Some towns had censored lynching photographs earlier in the 20th century, but the first step toward nationwide censorship came in 1908. The 1873 Comstock Act had forbidden the publication of "obscene matter as well as its circulation in the mails". In 1908, §3893 was added to the Comstock Act, extending the ban to material "tending to incite arson, murder, or assassination". Although this act did not explicitly ban lynching postcards themselves, it banned the racist text that often accompanied them, which made "too explicit what was always implicit in lynchings".
- Lynching of Laura and L. D. Nelson
- Lynching of Leo Frank
- Lynching in the United States § Photographic records and postcards
- Nazi memorabilia
- Wolters 2004, pp. 399–425.
- "Lynching in America: Confronting the Legacy of Racial Terror" (3rd ed.). Equal Justice Initiative. 2017. Retrieved June 15, 2020.
- Kaleem, Jaweed (June 21, 2016). "They dared to register blacks to vote, and the KKK killed them: A 52-year-old case is closed — unsolved". Los Angeles Times. Archived from the original on April 1, 2017. Retrieved June 15, 2020.
- "Readers React: How lynching was used by whites to destroy competition from black business owners". Los Angeles Times. April 28, 2018. Archived from the original on January 21, 2020. Retrieved June 15, 2020.
- Lartey, Jamiles; Morris, Sam (April 26, 2018). "How white Americans used lynchings to terrorize and control black people". The Guardian. Archived from the original on February 16, 2021. Retrieved June 15, 2020.
- Apel 2004.
- Young 2005, pp. 639–657.
- Allen & Littlefield 2018.
- Wood 2005, pp. 373–399.
- Lacayo, Richard (April 2, 2000). "Blood At The Root". Time. Archived from the original on November 6, 2008. Retrieved November 6, 2008.
- Kim 2012.
- Rushdy 2012, pp. 68–69.
- Moehringer, J. R. (August 27, 2000). "An Obsessive Quest to Make People See". Los Angeles Times. Archived from the original on July 30, 2019. Retrieved July 30, 2019.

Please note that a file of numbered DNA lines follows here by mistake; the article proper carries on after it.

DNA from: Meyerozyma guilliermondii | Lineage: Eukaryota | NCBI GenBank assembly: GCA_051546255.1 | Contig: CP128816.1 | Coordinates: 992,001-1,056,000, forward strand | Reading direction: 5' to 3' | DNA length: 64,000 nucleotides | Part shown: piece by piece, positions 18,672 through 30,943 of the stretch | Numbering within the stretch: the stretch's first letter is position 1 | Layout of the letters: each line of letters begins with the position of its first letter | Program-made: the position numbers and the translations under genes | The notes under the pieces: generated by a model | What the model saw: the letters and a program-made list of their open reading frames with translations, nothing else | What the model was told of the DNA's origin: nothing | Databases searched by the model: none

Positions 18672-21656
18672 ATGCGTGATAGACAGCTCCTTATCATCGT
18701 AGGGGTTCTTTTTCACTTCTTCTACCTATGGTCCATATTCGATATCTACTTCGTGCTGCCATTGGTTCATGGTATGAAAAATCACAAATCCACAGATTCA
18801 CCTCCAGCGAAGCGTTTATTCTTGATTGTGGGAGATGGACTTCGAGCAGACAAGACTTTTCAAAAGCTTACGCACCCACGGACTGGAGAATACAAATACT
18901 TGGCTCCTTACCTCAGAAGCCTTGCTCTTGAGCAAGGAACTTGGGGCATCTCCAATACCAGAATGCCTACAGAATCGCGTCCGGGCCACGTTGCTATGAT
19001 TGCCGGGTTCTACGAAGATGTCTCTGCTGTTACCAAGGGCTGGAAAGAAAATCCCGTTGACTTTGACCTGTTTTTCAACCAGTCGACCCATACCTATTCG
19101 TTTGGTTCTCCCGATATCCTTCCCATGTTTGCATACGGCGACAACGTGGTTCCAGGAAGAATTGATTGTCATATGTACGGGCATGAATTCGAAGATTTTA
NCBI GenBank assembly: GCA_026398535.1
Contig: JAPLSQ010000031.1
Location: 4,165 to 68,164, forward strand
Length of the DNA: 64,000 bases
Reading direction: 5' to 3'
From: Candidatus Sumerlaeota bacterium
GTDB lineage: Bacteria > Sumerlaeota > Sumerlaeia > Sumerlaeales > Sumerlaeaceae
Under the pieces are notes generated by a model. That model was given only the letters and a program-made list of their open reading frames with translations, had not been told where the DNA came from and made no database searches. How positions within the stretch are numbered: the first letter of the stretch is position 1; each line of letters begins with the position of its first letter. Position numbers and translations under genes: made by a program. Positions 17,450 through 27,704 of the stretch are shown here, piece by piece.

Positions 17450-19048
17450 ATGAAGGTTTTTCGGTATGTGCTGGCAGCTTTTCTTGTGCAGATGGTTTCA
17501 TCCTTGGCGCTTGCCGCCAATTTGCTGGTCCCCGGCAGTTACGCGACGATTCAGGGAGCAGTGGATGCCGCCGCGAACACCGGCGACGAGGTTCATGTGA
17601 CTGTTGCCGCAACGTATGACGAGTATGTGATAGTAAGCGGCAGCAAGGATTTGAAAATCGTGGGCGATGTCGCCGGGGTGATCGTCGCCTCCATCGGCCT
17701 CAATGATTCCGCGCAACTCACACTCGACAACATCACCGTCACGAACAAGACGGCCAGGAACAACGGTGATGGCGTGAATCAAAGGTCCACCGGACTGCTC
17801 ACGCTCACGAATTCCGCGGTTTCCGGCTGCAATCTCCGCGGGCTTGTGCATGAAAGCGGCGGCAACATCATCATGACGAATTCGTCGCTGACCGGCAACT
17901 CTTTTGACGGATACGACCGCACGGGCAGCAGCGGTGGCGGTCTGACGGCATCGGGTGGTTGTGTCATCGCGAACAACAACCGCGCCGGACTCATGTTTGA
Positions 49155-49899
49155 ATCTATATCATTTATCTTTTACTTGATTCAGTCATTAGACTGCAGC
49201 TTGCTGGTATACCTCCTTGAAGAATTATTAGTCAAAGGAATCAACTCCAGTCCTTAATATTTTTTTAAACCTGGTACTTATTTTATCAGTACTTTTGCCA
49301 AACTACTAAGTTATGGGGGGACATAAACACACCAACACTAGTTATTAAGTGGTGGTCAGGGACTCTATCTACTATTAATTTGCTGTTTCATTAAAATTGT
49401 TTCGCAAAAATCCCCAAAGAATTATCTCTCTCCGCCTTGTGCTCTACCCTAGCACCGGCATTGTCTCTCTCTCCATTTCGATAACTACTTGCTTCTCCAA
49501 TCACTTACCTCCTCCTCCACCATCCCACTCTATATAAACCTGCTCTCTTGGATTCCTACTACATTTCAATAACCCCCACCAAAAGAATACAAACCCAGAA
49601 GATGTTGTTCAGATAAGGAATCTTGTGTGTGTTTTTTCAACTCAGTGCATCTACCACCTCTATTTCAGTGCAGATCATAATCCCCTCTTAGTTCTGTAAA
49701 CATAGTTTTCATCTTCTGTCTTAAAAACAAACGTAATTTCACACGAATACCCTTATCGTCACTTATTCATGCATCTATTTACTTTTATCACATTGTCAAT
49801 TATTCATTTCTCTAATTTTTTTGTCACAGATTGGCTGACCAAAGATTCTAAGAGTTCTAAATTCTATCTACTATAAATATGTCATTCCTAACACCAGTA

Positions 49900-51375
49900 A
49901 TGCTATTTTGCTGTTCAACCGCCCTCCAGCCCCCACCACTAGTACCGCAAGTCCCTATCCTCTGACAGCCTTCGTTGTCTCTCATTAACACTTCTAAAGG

- Allen, James; Littlefield, John (2018) . Without Sanctuary: Lynching Photography in America. Twin Palms Publishers. ISBN 978-0-944092-69-9. Retrieved February 7, 2019.
- Apel, Dora (2004). Imagery of Lynching: Black Men, White Women, and the Mob. New Brunswick, N.J.; London: Rutgers University Press. ISBN 978-0-8135-3459-6.
- Kim, Linda (2012). "A Law of Unintended Consequences: United States Postal Censorship of Lynching Photographs". Visual Resources. Taylor & Francis. 28 (2): 171–193. doi:10.1080/01973762.2012.678812. S2CID 159670864.
- Oney, Steve (2004). And the Dead Shall Rise: The Murder of Mary Phagan and the Lynching of Leo Frank. New York, New York: Vintage Books. ISBN 978-0-679-76423-6.
- Rushdy, Ashraf H. A. (2012). The End of American Lynching. New Brunswick and London: Rutgers University Press. ISBN 978-0-8135-5292-7. JSTOR j.ctt1bqzmzg.
- Wolters, Wendy (2004). "Without Sanctuary: Bearing Witness, Bearing Whiteness" (PDF). Jac. 24 (2): 399–425. JSTOR 20866631.
- Wood, Amy Louise (2005). "Lynching Photography and the Visual Reproduction of White Supremacy". American Nineteenth Century History. Taylor & Francis. 6 (3: Lynching Reconsidered: New Perspectives in the Study of Mob Violence): 373–399. doi:10.1080/14664650500381090. S2CID 144176806.
- Young, Harvey (2005). "The Black Body as Souvenir in American Lynching". Theatre Journal. 57 (4): 639–657. doi:10.1353/tj.2006.0054. JSTOR 25069734. S2CID 129940032.